The Solid Earth Group focuses on research in six basic areas:
- deep crustal and mantle processes,
- remote sensing of the Earth's surface using radar and hyperspectral imaging,
- near surface topography and interdisciplinary studies of geomorphological processes,
- cryosphere/hydrosphere/solid Earth gravity and mass changes,
- the study of crustal faulting, subsidence and volcano deformation using advanced InSAR imaging methods, and
- understanding the role of the solid Earth in monitoring sea level changes.
The group also features special expertise in radar remote sensing of planetary surfaces, such as employed on the Casinni space craft, and radar and spectral mapping of archeological sites. Some members of the group employ forward modeling and inversion methodologies for analysis of geophysical data, including earthquake focal mechanism data, co-seismic, post-seismic and inter-seismic strain measurements. Members of the group include Project Scientists for the recent Shuttle Radar Topographic Mapping Mission (SRTM) and Deputy Project Scientists for the upcoming DESDynI (Deformation Ecosystem Structure and Dynamics of Ice) satellite mission.
The group has expertise in mapping mineralogical and thermal properties of the Earth's surface. A current group activity involves participation as science PI's in NASA's UAVSAR (Uninhabited Aerial Vehicle Synthetic Aperture Radar) program to map crustal deformation due to fault motion, ground water change and coastal subsidence phenomenon. Some group members have participated and collaborated with the Southern California Earthquake Center (SCEC) and Earthscope (a consortium of universities, private industry and government agencies dedicated to studying the deformation and kinematics of the Earth's lithosphere in western North America). In addition the group has several experts that play an important role in JPL's Mars Exploration Program. The group also has members of the GRACE (Gravity Recovery and Climate Experiment) Science Team who participate in studies of ice mass change of ice sheets and smaller glacier systems, postglacial rebound and large-scale continental hydrological change. Support for the group is primarily provided by the Solid Earth and Natural Hazards Focus Area of NASA's Science Mission Directorates.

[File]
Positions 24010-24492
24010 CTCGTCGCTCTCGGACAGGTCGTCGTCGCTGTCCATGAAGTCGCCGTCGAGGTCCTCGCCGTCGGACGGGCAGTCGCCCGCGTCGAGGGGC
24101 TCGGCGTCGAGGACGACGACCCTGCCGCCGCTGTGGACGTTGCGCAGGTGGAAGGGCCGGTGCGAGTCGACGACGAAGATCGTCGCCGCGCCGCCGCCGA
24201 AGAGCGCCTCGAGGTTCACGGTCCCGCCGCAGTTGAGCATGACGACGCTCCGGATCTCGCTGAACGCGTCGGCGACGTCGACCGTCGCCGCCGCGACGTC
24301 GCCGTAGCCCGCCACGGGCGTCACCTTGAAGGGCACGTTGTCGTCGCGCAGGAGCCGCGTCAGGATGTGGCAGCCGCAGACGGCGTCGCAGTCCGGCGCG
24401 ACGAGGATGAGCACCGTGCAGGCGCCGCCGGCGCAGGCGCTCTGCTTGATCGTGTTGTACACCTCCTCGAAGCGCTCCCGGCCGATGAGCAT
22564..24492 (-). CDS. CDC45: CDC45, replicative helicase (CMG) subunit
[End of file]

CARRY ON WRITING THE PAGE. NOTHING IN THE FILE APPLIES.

People in this Group